Bennett Henderson Young was born in Kentucky in 1843. While attending Bethany Academy In the spring of 1861 Bennett was involved in a dispute concerning the flying of a Confederate flag at that school. In September 1861 he entered Centre College in Danville. In October of that year Young contracted typhoid fever, and he was forced to drop out of college.
With his recovery from typhoid fever complete, in early 1863 Bennett Young was able to evade Union forces and enter Tennessee. He located General John Hunt Morgan’s unit in mid-Tennessee which had recently returned from their remarkable “Christmas Raid”. Young enlisted as a private in Co. B of the 8th Kentucky Cavalry. This unit was commanded by Col. Roy Cluke, and had been originally formed in central Kentucky during the 1862 Kentucky Campaign. The members of Company B were Bennett’s friends and neighbors from Kentucky.
For seventeen days during July of 1863 Morgan’s men fought their way across the width of Ohio on the longest Calvary raid of the war. Young proved his courage and leadership skills during this action. His commendable traits were noted by his officers.
After their capture, Young and many of the other soldiers from Morgan’s units were confined briefly at Camp Chase then moved to Camp Douglas in Chicago in August. Bennett attempted an escape but failed. He was subsequently successful in bribing a Union guard and escaping in early 1864. Unable to move south to the Confederate lines, he made his way into Canada.
After making contact with Confederate agents in Toronto, Young left Halifax, Nova Scotia in June for Bermuda. He had obtained passage on a blockade runner bound for the last open port of the Confederacy at Wilmington, North Carolina. He once again proved his courage acting as a lookout for the ship when it was under fire. In Richmond, he met with James A. Seldon, the Secretary of War. Mr. Seldon approved his plans and commissioned Young as a First Lieutenant.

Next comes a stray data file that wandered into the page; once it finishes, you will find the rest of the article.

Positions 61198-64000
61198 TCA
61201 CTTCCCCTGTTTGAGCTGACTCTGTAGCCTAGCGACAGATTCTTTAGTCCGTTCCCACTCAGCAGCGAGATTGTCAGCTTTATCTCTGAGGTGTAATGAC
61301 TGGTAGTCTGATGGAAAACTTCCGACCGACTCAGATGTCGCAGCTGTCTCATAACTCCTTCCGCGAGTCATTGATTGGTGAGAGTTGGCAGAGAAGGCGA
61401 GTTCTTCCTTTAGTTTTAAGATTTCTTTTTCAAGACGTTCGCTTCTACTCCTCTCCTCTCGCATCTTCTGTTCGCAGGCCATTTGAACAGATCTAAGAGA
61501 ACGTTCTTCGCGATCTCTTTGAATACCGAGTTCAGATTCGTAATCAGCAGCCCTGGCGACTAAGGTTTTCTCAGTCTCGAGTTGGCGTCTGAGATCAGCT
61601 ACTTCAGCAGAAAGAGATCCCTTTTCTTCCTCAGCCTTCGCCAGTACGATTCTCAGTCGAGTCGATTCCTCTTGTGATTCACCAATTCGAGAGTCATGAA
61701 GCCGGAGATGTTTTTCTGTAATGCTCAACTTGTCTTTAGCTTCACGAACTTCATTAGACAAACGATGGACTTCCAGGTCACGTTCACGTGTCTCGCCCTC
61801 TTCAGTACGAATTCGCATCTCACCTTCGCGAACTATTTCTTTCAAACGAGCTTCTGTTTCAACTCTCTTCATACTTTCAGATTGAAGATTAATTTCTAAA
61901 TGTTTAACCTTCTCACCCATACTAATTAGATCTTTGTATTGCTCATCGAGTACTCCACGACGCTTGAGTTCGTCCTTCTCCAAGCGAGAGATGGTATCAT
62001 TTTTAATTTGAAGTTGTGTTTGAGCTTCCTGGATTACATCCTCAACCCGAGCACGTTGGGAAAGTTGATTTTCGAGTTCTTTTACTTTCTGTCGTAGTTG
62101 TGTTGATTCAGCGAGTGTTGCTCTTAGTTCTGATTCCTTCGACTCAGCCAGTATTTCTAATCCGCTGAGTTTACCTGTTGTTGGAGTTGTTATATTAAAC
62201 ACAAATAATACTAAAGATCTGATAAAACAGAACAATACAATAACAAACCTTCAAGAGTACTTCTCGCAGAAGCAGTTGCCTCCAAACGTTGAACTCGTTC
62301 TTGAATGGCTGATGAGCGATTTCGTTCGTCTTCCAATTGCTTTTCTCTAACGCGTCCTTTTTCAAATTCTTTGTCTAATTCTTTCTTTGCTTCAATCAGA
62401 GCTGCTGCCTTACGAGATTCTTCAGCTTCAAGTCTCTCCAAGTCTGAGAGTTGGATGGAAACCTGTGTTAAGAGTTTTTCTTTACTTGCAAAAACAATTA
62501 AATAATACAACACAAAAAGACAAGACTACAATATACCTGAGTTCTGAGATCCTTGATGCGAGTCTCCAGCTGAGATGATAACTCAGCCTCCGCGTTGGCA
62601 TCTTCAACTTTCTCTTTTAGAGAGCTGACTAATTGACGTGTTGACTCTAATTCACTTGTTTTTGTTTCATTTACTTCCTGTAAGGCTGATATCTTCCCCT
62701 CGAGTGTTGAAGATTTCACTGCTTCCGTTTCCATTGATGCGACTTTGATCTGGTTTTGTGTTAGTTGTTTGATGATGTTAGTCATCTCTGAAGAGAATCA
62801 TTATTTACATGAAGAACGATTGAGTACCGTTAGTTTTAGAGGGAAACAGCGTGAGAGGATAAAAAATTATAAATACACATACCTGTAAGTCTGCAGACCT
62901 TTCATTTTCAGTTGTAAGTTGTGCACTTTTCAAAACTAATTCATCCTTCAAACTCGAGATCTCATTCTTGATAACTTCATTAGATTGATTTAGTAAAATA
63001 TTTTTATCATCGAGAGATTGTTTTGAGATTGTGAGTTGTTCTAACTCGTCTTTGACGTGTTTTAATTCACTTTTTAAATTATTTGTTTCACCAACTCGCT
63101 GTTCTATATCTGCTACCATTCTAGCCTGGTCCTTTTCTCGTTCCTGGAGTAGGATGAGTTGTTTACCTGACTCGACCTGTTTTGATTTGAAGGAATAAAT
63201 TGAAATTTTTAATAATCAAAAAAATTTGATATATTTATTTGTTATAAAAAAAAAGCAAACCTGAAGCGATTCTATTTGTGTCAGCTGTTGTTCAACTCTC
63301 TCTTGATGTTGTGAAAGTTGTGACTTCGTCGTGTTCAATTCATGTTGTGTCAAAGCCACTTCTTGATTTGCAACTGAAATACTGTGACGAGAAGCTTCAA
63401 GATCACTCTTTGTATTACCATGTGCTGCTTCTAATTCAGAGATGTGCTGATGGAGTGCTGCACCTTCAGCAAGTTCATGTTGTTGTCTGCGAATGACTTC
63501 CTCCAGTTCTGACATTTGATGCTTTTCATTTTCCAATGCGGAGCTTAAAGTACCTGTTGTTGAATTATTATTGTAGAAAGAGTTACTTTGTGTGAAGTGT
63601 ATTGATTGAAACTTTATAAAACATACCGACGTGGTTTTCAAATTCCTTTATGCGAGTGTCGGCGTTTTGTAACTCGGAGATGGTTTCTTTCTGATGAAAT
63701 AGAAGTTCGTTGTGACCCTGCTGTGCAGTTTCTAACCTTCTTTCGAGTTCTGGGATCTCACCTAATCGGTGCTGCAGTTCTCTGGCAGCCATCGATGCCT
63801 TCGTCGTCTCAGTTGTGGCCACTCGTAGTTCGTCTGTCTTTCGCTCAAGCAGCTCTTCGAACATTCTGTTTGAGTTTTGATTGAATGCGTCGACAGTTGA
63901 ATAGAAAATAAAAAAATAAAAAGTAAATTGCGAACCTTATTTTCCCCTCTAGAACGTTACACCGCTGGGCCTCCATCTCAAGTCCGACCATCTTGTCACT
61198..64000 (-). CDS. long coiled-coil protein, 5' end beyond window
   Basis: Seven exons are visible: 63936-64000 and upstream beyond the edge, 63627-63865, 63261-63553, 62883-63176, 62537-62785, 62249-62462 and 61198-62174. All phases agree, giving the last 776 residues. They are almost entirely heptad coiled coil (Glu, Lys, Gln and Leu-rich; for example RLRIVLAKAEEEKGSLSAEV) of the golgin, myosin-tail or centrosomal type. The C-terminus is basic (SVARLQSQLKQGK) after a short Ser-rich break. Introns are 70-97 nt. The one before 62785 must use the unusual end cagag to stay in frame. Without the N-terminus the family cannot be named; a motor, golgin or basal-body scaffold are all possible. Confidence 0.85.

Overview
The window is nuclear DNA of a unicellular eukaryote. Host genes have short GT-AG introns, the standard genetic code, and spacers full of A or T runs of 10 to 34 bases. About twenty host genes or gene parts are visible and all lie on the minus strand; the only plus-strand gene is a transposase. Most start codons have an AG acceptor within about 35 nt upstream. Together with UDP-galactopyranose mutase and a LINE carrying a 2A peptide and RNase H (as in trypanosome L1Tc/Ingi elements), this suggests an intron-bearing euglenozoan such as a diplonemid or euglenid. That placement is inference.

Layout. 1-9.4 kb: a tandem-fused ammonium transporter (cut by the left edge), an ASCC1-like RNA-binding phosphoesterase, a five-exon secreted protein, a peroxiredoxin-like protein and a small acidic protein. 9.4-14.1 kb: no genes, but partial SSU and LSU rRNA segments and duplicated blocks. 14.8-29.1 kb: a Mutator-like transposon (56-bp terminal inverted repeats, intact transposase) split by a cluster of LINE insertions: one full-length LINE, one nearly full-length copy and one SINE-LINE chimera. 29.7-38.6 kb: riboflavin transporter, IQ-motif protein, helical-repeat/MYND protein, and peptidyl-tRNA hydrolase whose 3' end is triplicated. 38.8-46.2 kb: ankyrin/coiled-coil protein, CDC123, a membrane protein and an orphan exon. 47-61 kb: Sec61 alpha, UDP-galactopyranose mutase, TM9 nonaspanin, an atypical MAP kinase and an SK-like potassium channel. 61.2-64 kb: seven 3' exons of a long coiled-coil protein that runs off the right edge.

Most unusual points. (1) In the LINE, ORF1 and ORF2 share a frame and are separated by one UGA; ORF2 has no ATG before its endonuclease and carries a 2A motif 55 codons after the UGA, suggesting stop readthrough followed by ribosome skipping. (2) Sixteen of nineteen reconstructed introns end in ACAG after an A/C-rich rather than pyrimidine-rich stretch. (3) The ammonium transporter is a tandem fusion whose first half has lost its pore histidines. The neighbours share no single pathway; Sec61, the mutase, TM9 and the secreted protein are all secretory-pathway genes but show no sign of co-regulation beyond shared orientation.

Upon arriving back in Canada, Young started assembling a group of other escaped Confederate soldiers. Lt. Young judiciously selected twenty-one men, almost all of whom were Kentuckians from Morgan’s command. He knew he could trust these men. The objectives of the raid were: retribution; diversion of Union troops to protect New England; create doubt in the Union population about the handling of the war; influence the coming presidential election; and, to obtain funds to finance Confederate operations.
In mid-October, Young and his men arrived in St. Albans, Vermont in parties of two or three men each over a ten day period. Originally planned for Oct. 18, the raid was put off for a day as it was determined that activities on “butter day” would make the mission riskier. The next day, as luck would have it, about 40 of the town’s leading men would be out of the area on legal business. And thus, one hundred and fifty-two years ago today, on October 18, 1864 the St. Albans raid took place.
As bank robbers Lt. Young and his men succeeded in doing something the James-Younger or Dalton gangs never did. They successfully robbed three banks simultaneously without losing a man. The attackers wore civilian clothing. The raiders were mostly young. The oldest was 38, but all the others were between 20 and 26. A church clock’s ring at 3 o’clock was the signal for the robbers to enter the banks. They obtained $208,000. It was a considerable amount of money at that time. They escaped to Canada, but were arrested and most of the money was confiscated and returned. The raiders were later freed.
After the end of the Civil War, President Andrew Johnson issued an amnesty proclamation, but Young was excluded. He could not return home until 1868, and spent time studying at the University of Edinburgh. When he did return home he became a prominent attorney in Kentucky. Young founded the first orphanage for blacks in Louisville, a school for the blind, and spent much of his time providing free legal work for the indigent. He was also the National Commander of the United Confederate Veterans.
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